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Author Topic: [d20 Fantasy] Death to Illusionism  (Read 3849 times)
Chris Geisel
Member

Posts: 55


« on: August 02, 2005, 05:02:47 PM »

Last night I ran part two of a mini-campaign with pregens. Part one is here, and thanks to the advice in that thread, last night's session was, for me, the most successful RPG game I've ever run.

To recap that thread, I thought I was using Bangs, but was actually using Illusionism and a fair bit of Force to that end. Because this was such a short adventure, the characters were pregens and so forth, I opted not to dive full-on into talking to my players about what they wanted and making Bangs from their feedback. Instead reviewed the NPCs that were already in the game, gave them cross-purposes, and tried to shove the PCs into situations where they had to take sides. I also followed the advice of setting up situations where I couldn't figure out what the players would do, so I wouldn't be tempted to backslide into my habitual Illusionism. I also resolved to really ask the players what scenes they wanted, what their desired outcomes for the scenes were, and be explicit that I didn't want to lead them around.

I had three powerful NPCs from last time around: the Shaman, the Boss and the Elf. My notes consisted of nothing more than a single goal that each was trying to achieve, goals that put them at cross-purposes. I also jotted down some ideas about how each might use the PCs to further their goals.

And that's all.

The result: the players surprised the hell out of me, the game went in directions I never anticipated, and was unbelievably entertaining for me. I think most of my players enjoyed it too--and I'm quite sure they enjoyed it much more than the first session (which was still rated a decent game by the group).

Some highlights:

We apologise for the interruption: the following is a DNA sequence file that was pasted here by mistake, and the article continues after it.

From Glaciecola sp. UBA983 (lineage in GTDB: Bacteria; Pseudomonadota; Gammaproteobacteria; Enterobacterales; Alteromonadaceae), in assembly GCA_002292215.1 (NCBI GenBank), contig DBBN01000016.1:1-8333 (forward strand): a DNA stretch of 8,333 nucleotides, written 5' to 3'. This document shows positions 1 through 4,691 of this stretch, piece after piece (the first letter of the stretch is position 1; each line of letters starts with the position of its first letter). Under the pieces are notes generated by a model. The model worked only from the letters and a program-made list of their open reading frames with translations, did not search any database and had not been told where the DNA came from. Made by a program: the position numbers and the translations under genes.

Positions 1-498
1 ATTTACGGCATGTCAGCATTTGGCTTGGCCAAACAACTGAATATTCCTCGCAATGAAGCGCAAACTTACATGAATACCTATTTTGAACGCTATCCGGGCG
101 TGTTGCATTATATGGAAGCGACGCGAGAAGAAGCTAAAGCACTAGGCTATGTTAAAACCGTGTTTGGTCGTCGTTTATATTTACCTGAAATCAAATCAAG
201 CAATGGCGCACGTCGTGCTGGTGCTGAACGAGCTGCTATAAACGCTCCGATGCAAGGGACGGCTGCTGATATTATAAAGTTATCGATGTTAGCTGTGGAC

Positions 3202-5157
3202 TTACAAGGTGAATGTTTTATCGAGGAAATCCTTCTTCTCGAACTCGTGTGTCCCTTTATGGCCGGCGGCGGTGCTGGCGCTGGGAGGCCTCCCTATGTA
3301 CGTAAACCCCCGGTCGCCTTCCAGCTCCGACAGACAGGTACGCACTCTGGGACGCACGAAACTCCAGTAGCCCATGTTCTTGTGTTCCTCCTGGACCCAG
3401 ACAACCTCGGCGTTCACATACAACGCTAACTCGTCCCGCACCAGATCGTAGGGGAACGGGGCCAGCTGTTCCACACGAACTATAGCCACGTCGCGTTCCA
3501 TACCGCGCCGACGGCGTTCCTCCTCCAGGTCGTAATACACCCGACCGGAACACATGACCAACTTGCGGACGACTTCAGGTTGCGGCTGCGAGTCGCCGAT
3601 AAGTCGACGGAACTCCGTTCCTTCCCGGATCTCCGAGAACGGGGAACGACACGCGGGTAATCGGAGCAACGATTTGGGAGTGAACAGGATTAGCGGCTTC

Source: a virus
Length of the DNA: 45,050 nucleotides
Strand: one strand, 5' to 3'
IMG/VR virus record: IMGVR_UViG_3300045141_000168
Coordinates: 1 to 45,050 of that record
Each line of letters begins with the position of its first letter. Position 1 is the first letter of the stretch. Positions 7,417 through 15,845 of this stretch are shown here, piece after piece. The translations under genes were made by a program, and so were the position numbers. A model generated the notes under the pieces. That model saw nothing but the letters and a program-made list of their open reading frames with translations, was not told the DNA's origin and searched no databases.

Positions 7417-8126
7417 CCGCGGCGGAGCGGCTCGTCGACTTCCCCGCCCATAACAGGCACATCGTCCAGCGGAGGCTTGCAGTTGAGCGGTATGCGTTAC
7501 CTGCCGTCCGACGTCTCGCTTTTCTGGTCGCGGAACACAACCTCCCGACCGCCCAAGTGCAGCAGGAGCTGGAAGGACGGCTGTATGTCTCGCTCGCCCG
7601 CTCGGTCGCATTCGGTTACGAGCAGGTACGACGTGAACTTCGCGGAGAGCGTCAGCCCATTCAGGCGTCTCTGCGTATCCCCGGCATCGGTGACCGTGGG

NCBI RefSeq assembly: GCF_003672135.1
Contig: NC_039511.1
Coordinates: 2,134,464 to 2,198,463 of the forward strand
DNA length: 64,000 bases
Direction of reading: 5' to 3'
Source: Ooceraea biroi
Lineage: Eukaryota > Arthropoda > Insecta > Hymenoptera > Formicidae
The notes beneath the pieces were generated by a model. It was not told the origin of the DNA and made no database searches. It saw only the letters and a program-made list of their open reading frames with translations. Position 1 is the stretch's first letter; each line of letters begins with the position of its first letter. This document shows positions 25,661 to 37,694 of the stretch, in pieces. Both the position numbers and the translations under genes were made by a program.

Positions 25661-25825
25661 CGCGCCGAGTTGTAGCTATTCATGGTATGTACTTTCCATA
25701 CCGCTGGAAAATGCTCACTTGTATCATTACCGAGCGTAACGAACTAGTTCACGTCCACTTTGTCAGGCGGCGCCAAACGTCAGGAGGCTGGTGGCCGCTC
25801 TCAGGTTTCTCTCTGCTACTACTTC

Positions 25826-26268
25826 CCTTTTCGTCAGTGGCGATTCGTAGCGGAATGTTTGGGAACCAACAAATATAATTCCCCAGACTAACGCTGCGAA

The PC assassin pulled off an amazing tactical manuever and killed the Elf NPC in one blow. This was a situation that screamed for Illusionism! I mean, the guy just bumped off a major NPC, and the NPC hadn't even given the PCs some important information about elf souls and... you get the picture. But what rocked was that the players were absolutely stoked, and I was right there with them! I didn't give a crap about that NPC, because I didn't have a plan that was going to be ruined by his death. It was INTENSELY LIBERATING.

The players later surprised me by approaching the Shaman to do in his rival, the Boss. Hey, I thought, I don't need to push the story along any more, the players are going to do it for me. I asked them to tell me about their plan, asked them to fill in scene details, and they went to it with a vengeance. It was very cool because in the previous scene (with the assassin), I'd asked for the same input and got some weird looks--at least one player seemed disappointed that I wasn't presenting him with the "map". I didn't get the weird looks in this scene (although in retrospect, the player I mentioned didn't actually contribute much... hmm).

Another great moment was during and after a scene where one PC was approached by the Boss to murder another. The player in question got really into the scene, ad libbing details and having a great time... but what made it especially satisfying is that afterwards, he grinned and told everyone he wasn't sure what he'd do. So the big "sneak out the captive/ambush the Boss" scene was full of tension as the players waited for the shoe to drop, even contributing to the tension by having their characters do things that made them more, rather than less, vulnerable, should the PC go for betrayal.

There were two things I wish I'd done differently: one is that in the final scene, two players who had narrated their characters "away", didn't put their characters in the scene. I think they were assuming that because they'd run off somewhere, GM authority wouldn't let them just appear in a scene some distance away. I wish I'd told them explicitly that they could write themselves into the scene. Although it ended up turning into one of my favorite moments of the game.

Rather than have the two players sit idly, I gave them the Boss and a henchman to play for the scene, and they nearly pulled off a TPK. My favorite moment was when the player running the Boss pummelled the living crap out of a PC, then turned and handed the player "gift dice" so the PC could survive the beating and live to fight another round.

This is more of a thank you thread than anything else, but I just wanted those of you who gave your advice and attention to know that I do appreciate it.

So thanks, guys.
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Chris Geisel
Nathan P.
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Posts: 536


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« Reply #1 on: August 02, 2005, 05:46:42 PM »